The 2020 Formula 1 Italian Grand Prix according to Brembo


 A guide to the Brembo braking systems in Formula 1 single-seaters and their use on the Monza circuit


According to Brembo technicians, the Autodromo Nazionale Monza is one of the most demanding circuits for the brakes. On a difficulty index scale of 1 to 5, it earned a 4 - the same as the Spa-Francorchamps track that was the race venue one week ago. 

The low aerodynamic load used to take advantage of the really long straights means highly violent throttle-off moments on the three Variants (del Rettifilo, Roggia and Ascari​), making them particularly demanding for both the driver and the braking system. ​

The weights of a Brembo Formula 1 system​

Just as with all the other components in single-seater cars, the essential characteristics for the braking system are weight, durability and guaranteed performance. As it's unsprung weight, fuel consumption drops and the car's grip and handling improve when the weight is decreased. 

Unlike the braking system in a road car, which weighs about 20 kg (44 lbs) per wheel, the Brembo Formula 1 system weighs about 5 kg (11 lbs): the carbon disc makes up a quarter of the weight (1-1.25 kg or 2.2 to 2.75 lbs), whereas the aluminum/lithium caliper is heavier, ranging from 1.5 to 2 kg (3.3 to 4.4 lbs). On the other hand, the F1 carbon pad weighs 200 grams (7 ounces).​



Brake use during the Formula 1 Italian Grand Prix​​

During the qualifying rounds, the Formula 1 single-seaters do one lap at an average of over 260 km/h (162 mph). With a track nearly 5.8 km (3.6 miles) long though, the brakes are used more than on the Spielberg circuit: 10.75 seconds per lap in Monza, compared with just over 10 seconds at the Red Bull Ring. In percentage terms, that means 14% of the Monza race requires the use of the brakes, falling to 13% at the Belgian GP.​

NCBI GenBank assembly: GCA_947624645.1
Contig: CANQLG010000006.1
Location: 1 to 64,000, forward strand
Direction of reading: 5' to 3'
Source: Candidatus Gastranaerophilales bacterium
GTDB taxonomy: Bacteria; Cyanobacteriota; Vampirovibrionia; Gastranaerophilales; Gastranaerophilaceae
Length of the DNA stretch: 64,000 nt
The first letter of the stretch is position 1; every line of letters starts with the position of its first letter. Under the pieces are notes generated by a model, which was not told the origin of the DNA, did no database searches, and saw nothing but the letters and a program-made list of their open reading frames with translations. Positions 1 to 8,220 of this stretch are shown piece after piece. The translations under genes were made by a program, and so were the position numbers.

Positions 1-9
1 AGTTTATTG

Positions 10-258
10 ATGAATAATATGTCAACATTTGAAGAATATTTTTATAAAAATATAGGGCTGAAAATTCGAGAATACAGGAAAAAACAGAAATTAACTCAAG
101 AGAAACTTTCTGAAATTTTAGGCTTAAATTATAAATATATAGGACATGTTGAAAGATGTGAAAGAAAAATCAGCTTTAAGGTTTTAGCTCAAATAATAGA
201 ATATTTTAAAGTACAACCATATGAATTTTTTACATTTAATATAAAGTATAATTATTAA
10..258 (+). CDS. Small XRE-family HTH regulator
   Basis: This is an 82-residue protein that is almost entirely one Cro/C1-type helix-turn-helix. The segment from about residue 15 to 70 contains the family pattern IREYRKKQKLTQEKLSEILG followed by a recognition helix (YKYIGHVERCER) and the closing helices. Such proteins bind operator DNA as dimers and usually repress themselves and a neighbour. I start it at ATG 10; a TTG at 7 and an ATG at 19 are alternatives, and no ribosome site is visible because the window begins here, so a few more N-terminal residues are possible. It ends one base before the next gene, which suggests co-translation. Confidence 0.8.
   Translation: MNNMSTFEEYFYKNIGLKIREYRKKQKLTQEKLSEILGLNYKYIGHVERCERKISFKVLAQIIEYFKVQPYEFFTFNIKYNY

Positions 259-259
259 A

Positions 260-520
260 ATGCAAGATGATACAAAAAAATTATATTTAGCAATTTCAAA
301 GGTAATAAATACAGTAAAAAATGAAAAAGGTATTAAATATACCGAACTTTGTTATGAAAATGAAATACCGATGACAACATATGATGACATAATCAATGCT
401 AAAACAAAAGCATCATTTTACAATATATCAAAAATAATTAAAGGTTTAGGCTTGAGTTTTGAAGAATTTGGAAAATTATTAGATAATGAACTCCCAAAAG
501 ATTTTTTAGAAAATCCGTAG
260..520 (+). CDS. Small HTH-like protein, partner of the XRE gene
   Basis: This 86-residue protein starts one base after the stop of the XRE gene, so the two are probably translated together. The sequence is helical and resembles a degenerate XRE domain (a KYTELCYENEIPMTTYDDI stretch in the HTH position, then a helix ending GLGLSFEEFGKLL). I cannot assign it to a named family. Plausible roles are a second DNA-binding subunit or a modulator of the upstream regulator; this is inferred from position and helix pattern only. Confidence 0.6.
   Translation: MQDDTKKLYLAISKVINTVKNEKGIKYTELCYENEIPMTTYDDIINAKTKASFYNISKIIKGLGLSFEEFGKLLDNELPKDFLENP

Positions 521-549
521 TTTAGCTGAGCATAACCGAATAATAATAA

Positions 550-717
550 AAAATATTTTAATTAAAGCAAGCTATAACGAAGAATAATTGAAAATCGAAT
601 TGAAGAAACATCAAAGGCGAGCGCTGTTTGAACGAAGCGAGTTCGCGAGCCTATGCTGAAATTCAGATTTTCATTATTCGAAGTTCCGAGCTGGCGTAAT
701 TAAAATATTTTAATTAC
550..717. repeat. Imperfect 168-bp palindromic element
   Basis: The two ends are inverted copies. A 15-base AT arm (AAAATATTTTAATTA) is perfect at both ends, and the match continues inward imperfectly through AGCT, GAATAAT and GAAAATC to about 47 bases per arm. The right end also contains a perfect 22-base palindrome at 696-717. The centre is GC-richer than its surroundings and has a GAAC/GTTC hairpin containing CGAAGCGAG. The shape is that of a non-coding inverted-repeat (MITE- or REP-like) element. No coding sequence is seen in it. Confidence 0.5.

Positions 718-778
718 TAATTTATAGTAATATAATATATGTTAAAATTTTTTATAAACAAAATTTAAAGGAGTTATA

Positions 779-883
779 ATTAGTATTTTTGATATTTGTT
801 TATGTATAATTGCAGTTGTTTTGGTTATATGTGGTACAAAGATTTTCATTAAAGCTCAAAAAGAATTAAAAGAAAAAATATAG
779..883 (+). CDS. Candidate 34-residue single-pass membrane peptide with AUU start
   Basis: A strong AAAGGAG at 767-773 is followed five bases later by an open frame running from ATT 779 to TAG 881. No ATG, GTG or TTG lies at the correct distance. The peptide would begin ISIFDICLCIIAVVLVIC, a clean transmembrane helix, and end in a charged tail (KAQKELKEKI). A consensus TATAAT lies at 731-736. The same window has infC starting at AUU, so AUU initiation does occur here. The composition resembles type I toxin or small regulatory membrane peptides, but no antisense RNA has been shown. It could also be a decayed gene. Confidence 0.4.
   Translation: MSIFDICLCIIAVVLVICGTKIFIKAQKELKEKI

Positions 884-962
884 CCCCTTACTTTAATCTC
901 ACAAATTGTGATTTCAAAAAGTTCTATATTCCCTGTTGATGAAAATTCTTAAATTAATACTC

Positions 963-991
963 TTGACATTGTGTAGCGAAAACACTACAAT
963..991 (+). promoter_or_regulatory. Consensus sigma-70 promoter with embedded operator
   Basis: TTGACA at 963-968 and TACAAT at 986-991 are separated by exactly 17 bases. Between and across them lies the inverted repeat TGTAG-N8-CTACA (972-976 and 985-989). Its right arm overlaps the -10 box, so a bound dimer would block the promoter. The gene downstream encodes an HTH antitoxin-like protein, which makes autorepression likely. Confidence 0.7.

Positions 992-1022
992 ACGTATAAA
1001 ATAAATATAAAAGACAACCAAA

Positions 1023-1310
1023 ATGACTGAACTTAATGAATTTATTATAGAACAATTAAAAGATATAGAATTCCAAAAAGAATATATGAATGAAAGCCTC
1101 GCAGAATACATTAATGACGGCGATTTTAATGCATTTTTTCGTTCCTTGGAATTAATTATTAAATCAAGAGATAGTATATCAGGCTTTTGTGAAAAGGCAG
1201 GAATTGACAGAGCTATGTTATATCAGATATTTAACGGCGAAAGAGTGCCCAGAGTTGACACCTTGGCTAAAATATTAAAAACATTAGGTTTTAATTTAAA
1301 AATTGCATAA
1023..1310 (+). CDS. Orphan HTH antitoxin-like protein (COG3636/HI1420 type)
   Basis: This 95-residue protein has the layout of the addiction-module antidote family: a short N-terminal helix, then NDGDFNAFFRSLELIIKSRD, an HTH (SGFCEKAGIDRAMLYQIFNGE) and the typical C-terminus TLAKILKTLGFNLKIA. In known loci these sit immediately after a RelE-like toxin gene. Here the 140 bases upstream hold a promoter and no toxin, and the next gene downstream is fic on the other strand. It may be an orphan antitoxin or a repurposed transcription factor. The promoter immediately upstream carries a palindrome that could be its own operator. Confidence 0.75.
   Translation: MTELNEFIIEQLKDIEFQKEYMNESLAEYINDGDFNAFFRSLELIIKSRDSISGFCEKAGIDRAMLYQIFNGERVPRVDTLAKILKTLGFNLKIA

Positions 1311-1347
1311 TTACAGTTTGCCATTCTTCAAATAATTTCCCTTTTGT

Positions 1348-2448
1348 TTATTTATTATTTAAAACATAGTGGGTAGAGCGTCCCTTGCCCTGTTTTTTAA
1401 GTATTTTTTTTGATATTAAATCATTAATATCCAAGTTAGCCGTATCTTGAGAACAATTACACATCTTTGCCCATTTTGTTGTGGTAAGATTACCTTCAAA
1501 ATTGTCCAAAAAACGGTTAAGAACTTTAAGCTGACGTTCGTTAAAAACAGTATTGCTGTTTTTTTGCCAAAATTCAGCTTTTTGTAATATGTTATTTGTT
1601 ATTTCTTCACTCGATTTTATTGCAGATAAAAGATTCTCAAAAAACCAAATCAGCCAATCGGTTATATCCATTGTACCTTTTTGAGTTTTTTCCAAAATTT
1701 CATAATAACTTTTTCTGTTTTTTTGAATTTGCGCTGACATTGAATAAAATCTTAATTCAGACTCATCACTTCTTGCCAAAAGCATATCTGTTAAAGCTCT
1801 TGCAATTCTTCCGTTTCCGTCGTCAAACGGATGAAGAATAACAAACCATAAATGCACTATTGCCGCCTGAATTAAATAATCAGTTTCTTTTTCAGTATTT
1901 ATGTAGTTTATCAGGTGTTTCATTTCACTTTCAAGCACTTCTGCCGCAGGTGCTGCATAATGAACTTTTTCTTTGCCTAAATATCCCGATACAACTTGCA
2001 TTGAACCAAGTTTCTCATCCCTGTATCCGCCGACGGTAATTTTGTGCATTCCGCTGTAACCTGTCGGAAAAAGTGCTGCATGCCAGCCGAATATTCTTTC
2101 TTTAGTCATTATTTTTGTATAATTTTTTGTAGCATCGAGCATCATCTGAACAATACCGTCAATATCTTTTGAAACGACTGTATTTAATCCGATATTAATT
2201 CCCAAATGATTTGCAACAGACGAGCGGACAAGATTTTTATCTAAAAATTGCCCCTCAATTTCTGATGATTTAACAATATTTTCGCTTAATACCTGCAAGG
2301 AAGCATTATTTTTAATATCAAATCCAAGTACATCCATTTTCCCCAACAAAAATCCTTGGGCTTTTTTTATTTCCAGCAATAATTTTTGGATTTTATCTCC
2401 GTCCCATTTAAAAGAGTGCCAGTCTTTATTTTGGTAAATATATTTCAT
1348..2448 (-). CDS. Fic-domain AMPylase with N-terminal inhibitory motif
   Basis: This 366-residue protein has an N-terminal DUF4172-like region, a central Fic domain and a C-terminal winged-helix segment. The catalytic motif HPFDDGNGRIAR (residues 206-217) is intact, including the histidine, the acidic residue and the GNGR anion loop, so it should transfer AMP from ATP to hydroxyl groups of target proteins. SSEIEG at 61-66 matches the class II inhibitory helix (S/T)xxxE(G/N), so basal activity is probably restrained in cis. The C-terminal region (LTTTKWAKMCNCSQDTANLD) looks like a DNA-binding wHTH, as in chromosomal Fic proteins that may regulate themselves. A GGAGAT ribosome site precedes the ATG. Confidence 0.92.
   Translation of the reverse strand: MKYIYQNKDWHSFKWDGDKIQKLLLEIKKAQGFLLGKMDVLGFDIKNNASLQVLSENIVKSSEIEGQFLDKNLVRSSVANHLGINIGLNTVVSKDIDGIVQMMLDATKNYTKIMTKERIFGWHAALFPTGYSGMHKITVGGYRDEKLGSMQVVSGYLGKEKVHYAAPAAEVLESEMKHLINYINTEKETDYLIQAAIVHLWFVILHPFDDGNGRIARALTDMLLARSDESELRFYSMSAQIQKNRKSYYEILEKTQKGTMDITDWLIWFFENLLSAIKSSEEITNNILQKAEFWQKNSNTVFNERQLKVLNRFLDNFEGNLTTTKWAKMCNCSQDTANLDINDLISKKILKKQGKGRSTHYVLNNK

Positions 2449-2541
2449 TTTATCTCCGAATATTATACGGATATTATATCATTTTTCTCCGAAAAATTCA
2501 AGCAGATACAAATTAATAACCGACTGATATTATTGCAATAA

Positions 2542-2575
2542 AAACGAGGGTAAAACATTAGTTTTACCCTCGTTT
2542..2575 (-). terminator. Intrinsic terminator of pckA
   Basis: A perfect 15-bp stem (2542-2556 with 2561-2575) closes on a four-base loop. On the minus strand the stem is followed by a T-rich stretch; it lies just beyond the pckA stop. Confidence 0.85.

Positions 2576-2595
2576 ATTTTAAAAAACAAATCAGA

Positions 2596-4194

Despite there only being seven braking moments on each lap, three of these subject the drivers to a deceleration of at least 5 g but the braking system works for more than 1.7 seconds on only a couple. From the start to the checkered flag, every driver exerts an overall load of 31.6 tonnes on the brake pedal; only the two Silverstone races have a higher figure. ​ ​ ​


The most demanding braking section of the Monza Round​

Of the six braking sections at the Italian GP, three are classified as very demanding on the brakes, one is of medium difficulty, and the remaining two are light. 

The hardest for the braking system is the first one after the start: the single-seaters arrive at 353 km/h (219 mph) and then slow down to 88 km/h (55 mph) in just 135 meters (443 feet). To do this, the drivers brake for 2.66 seconds, applying a load of 195 kg (430 lbs) on the brake pedal and undergoing a deceleration of 5.5 g. ​